Friday, June 4, 2010

Good bye, Ray Franz, 1922- 2010

Posted by Joel Gunz

Former Governing Body member Ray Franz's death yesterday marks, for me, the passing of an old guard of Jehovah's Witness leadership. It has been observed that, before his ouster, he, along with Dan Sydlik and Lyman Swingle could be counted on to bring a moderating voice to that group's decision-making process. Once upon a time, you could hold your own opinions about its teachings and remain a member of the congregation in good standing. To be sure, you couldn't actively promote your own ideas – that would be asking too much – but it wasn't the cardinal sin it is now to have them. That freedom was due in no small part to Brother Franz's influence (and he was a brother if there ever was one).

The capacity to think for yourself was once a valued quality; his was rewarded with a promotion to the Governing Body. In the wake of Nathan Knorr's grey flannel suit corporatizing of the Organization, he, along with his uncle Fred and others, celebrated the uniqueness of the individual. If at times he may have seemed too liberal, it was only to counterbalance other more conservative voices.

His dismissal from Bethel and subsequent disfellowshipping in 1981 changed all that. Search the Watchtower Index and you'll find that warnings against apostasy increased exponentially after that year. It's no exaggeration to say that the suppression of freedom of speech among the Witnesses now resembles that of the Communist-era Soviet Union. It would probably make even George Orwell do a spit-take. His demonization serves as a warning to any member who would speak up on behalf of the human spirit.

Ray wasn't the first Governing Body member to leave under inauspicious circumstances, but he was the first to talk about how that hyper-secretive clique operates. Not surprisingly, he was hated for it. His exit from the Organization attracted more gossip and resentment from the headquarters staff than anyone's since the rift that occurred when “Judge” Rutherford took control of the Society following Charles T. Russell's death. I recall being present at a Witness gathering where Writing Department old timer Harry Peloyan regaled an awestruck group with his version of the events leading up to the apostate housecleaning at Bethel. We listened with the rapt attention of a boy scout troop telling ghost stories around the campfire.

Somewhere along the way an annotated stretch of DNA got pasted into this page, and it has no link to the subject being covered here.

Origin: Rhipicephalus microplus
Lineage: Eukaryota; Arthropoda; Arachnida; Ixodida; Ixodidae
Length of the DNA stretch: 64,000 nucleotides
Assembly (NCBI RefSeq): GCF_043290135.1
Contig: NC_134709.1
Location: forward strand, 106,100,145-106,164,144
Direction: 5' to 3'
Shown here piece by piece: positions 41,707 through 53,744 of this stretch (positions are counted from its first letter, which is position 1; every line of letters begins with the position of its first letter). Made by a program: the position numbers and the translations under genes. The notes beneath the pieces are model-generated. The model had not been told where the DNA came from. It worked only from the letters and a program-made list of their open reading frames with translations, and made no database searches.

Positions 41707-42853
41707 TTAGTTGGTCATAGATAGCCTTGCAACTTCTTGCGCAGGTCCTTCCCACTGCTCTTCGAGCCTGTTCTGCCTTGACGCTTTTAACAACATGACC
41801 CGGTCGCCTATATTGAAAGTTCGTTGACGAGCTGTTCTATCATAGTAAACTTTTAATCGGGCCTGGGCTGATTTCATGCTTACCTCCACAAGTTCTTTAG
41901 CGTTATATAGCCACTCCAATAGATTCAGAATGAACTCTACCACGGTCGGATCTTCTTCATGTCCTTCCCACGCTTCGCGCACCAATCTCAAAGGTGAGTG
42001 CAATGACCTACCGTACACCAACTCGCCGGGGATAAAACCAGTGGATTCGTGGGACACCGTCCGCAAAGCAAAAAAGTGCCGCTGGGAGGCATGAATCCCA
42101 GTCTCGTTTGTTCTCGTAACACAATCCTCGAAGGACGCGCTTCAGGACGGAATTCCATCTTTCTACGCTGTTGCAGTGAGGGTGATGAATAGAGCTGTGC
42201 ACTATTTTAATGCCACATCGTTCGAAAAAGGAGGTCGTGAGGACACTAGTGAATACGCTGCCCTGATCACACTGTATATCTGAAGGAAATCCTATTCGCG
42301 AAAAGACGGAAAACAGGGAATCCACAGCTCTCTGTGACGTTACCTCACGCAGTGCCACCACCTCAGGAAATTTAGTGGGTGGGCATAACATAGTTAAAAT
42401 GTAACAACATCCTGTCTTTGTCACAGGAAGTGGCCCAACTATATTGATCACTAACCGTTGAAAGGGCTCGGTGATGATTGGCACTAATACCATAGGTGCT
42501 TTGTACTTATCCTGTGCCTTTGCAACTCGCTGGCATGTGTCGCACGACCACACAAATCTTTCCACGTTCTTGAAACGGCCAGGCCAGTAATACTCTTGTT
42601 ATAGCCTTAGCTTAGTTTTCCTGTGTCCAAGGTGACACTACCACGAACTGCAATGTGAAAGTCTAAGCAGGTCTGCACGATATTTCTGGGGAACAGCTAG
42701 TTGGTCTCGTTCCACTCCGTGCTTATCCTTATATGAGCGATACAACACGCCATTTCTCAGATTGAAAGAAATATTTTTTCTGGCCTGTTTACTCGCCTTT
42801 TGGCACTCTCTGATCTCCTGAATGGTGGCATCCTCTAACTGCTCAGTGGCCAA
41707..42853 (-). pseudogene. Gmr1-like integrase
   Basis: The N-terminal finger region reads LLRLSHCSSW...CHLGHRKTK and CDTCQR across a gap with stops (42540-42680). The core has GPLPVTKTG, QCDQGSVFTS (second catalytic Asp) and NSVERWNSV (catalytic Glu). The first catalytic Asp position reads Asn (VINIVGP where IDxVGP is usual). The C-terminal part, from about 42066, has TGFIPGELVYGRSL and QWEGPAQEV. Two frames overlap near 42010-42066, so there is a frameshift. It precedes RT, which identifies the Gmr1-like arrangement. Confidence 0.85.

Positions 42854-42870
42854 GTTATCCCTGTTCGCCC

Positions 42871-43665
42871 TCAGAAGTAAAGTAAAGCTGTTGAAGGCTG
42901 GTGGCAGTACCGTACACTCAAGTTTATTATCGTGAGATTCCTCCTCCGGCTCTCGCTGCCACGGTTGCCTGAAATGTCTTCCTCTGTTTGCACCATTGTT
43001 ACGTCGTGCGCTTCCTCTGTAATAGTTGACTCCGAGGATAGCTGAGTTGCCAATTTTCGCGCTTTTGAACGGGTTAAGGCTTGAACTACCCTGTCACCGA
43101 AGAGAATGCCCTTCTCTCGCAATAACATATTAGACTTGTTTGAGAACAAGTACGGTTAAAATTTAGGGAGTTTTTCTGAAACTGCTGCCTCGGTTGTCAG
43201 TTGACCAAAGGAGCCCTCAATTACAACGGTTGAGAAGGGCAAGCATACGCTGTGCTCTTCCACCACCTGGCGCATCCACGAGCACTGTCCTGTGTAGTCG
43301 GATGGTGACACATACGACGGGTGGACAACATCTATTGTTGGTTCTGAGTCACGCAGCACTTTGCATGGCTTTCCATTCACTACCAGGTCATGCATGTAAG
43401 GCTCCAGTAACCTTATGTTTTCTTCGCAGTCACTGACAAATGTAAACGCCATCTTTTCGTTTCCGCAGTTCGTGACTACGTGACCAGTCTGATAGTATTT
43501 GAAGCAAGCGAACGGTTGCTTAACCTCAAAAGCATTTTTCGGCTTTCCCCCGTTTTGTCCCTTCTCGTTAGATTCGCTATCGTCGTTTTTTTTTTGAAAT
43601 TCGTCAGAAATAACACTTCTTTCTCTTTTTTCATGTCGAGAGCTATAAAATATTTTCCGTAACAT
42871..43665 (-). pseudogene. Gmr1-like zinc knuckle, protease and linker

When I served at Brooklyn Bethel in the mid-1980s, there was still a cloud in the air from the witch hunt his ouster had provoked. Rumors abounded regarding his supposedly subversive activities. He was the poster child for the bad seed of apostasy. Still, he kept talking – and writing. I suspect that the rigors of missionary service in his early years toughened him to be able to take such a stand later on.

In 2003 or so, I found myself outside the Organization and decided to catch up on some reading. Even though my faith in the Witnesses had been shattered, ordering his book Crisis of Conscience still felt naughty, as if I were sneaking a peek at a Playboy magazine in the garage. Of course, it was an eye-opener. Reading his description of how the Governing Body actually works both dismayed me and rang true. Contrary to what I'd been taught, Ray wasn't a crank with an axe to grind. He was simply a man with a story to tell. His writings manifest the restraint, objectivity and careful wording of a man anticipating brutal cross-examination.

At its center, Crisis of Conscience is the cri de coeur of a man betrayed by an organization that he never ceased to love. Sensing that his time in this life was short (he was 80 years old when the book came out), here's what he said in its introduction:

“What this book contains is written out of a sense of obligation to people whom I sincerely love. In all good conscience I can say that its aim is to help and not to hurt. If some of what is presented is painful to read, it was also painful to write. It is hoped that the reader will recognize that the search for truth need never be destructive of faith, that every effort to know and uphold truth will, instead, strengthen the basis for true faith.”

In his way, Ray did more to help Jehovah's Witnesses than, perhaps, anyone. By resolutely sticking to his principles and sharing his experience, he has provided Jehovah's Witnesses and anyone considering joining – or leaving – them an authoritative alternative perspective on a religion that allows no room for second opinions. Thanks to him, many (myself included) have finally gotten straight answers to questions that bothered them for years. While the Witnesses may claim to be “in the truth,” it was Ray's mission to urge them to actively pursue it. By keeping his integrity and fearlessly standing up for the truth, he was a witness among Witnesses. I'm thankful for his courage to speak honestly, from a heart filled with love. He has inspired me to try to do the same.

I never met Ray. I wish I had. For me, his death finalizes that missed opportunity and is a reminder to create such opportunities while I still can.

R.I.P., Brother Franz.